What advice would you give to students thinking about a career in your sector?
I was lucky enough to know early enough what I truly wanted to do in life. My advice would be, the sooner you get your foot in the door the better whether that be via internships, contacting people working in the industry for help, reading relevant books to improve your knowledge of the industry. It’s an industry that is ever changing with climate change playing a bigger role and shaping the world of tomorrow. Energy will always be needed, it’s just a question of what form it will take and understanding the economics behind it helps to know how the world operates.

Name: Dr Helen Warren
Subject: BSc Mathematics with Statistics
Graduated: 2007
Place of work: London School of Hygiene & Tropical Medicine (LSHTM)
Position: Research Fellow in Statistical Genetics & Epidemiology

Helen is a researcher on an MRC-funded project grant, researching into genetic risk prediction, with applications to cardiovascular disease and breast cancer, and also continues to publish her own research.

What first attracted you to Royal Holloway?

The best bit about the Maths course was the flexibility. Most of the study units were optional modules, so you could choose your preferred topics, and there was such a variety to choose from.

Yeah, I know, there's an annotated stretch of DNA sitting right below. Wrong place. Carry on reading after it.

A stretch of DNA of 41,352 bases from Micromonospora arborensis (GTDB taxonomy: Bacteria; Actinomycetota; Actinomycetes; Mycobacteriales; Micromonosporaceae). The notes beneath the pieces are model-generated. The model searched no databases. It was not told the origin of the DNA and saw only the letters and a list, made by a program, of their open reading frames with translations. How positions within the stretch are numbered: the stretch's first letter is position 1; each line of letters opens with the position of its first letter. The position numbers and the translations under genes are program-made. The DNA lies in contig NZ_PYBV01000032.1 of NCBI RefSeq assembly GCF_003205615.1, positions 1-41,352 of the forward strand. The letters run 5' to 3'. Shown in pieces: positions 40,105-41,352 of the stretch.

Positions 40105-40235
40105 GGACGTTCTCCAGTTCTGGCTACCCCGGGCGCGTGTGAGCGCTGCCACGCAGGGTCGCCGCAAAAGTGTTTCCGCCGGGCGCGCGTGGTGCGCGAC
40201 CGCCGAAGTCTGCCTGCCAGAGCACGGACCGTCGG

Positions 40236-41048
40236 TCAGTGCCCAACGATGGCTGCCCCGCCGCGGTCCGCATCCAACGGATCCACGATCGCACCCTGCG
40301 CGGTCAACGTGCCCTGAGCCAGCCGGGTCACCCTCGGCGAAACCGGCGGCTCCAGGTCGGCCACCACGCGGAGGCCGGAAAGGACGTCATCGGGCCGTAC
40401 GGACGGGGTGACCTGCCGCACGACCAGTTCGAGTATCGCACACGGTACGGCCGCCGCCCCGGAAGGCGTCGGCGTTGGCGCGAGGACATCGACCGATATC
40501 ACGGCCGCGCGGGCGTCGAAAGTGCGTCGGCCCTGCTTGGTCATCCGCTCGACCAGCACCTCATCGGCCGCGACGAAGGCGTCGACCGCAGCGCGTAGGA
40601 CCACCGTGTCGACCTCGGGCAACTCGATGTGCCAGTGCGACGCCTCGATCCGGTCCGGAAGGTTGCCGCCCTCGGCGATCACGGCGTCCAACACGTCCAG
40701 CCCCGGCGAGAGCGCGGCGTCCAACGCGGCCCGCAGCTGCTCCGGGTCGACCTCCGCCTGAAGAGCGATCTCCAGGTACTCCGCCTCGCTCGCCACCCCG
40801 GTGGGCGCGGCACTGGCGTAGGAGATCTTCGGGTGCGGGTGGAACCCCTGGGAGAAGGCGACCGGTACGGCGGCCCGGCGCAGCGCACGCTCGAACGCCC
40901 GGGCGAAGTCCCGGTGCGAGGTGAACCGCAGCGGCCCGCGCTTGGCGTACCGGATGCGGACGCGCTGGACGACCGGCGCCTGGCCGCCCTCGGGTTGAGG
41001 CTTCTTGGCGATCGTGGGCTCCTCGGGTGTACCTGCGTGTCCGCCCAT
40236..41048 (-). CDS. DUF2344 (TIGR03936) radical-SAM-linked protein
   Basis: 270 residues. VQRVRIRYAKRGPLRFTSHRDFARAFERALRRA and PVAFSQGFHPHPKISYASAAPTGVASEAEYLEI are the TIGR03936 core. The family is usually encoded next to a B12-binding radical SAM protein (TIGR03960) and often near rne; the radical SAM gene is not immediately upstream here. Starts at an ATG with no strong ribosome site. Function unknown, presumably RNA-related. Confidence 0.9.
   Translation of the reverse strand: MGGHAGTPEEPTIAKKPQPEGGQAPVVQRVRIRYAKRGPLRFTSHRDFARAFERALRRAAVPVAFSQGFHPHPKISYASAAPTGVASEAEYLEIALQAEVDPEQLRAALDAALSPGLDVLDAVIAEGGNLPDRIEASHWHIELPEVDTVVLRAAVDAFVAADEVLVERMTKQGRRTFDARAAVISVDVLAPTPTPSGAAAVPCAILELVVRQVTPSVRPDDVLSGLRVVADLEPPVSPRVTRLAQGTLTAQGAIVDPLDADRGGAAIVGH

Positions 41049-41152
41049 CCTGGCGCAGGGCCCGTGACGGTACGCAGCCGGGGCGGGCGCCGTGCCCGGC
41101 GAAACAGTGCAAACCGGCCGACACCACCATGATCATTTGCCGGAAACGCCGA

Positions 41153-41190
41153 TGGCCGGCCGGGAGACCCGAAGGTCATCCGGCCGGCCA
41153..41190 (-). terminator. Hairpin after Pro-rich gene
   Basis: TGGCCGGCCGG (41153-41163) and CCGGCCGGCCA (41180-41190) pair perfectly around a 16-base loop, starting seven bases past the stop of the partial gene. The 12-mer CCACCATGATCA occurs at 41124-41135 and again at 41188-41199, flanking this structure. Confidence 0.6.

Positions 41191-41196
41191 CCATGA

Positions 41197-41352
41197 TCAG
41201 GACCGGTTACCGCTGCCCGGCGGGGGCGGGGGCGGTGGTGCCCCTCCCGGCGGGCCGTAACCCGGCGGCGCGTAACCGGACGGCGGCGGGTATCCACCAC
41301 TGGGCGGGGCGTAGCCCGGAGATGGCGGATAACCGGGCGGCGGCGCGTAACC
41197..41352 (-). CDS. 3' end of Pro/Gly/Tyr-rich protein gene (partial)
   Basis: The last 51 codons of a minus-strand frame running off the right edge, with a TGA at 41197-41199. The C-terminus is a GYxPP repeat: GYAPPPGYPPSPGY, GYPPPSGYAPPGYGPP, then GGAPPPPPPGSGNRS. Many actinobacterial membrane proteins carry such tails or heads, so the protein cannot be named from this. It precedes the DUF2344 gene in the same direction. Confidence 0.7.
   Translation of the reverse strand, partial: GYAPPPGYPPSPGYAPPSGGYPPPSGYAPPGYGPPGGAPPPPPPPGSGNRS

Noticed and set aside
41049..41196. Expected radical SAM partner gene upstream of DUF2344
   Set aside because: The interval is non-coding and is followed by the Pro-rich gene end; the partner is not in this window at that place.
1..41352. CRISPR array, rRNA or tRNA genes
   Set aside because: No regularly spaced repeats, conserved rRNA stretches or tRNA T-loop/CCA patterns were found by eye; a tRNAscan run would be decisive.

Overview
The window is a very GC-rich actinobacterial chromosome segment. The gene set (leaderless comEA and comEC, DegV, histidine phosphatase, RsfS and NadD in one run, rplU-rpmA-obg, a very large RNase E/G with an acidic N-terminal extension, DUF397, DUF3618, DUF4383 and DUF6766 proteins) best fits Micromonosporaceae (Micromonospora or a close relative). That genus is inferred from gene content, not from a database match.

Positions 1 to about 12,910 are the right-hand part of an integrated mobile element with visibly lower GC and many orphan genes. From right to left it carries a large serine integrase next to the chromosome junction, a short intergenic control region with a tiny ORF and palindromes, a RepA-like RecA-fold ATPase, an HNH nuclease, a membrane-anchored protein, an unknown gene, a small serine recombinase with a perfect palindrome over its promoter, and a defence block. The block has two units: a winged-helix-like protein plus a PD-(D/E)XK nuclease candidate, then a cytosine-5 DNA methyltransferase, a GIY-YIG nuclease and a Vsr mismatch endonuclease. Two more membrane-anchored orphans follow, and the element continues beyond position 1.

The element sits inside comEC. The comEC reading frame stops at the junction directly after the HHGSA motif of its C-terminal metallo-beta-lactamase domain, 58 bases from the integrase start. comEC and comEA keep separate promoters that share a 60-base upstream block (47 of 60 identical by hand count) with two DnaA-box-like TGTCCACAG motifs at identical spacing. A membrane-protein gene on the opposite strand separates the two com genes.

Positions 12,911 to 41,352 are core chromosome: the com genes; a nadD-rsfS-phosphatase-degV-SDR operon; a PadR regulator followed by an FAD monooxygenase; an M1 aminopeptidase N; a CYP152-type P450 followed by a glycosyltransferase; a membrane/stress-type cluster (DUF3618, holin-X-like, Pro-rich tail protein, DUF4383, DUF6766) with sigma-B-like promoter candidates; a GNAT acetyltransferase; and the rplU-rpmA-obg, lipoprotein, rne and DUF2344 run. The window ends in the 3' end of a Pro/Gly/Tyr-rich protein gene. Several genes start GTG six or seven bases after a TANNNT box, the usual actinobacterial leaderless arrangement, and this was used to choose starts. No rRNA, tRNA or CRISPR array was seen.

If I had any queries between the interview and the start of term, the Maths Admissions Tutor was really helpful, and you already felt as if you had got to know some of the staff before term had started.

What did Royal Holloway teach you?

When you study Mathematics at university, you appreciate it more. At school, everything is textbook focused. It’s fascinating to discover the history of maths, rather than just taking it for granted and there’s a lot more to explore.

In the final year some of the lecturers gave us an insight into the current research questions related to this topic. That’s when I realised that maths is an ongoing subject and still has unanswered questions needing to be researched.

What’s happened in your career?

I developed a real passion for research, so I applied for academic jobs. London had the best choice of positions and I was luckily successful for the first job I was interviewed for.

I began as a Research Assistant in Statistical Genetics & Epidemiology, and was then promoted to Research Fellow. I am also continuing to publish journal papers related to my PhD topic to increase my publication record.

My main project researches into statistical methods for genetic risk prediction and is applied to real-life datasets. I also have lots of teaching responsibilities, which as well as being great career experience, also provide a nice variety to my job.


Name: Mark Arnold
Subject: Mathematics
Graduated: 1973
Place of work: Albion Investors, LLC
Position: Managing Partner

Mark is an actuary working as an investment advisor, with over 30 years of experience. He is a managing partner based in the Rockefeller Centre in New York. Albion specialises in buying smaller middle-market companies and growing them, through organic growth and acquisition, to make them more profitable businesses.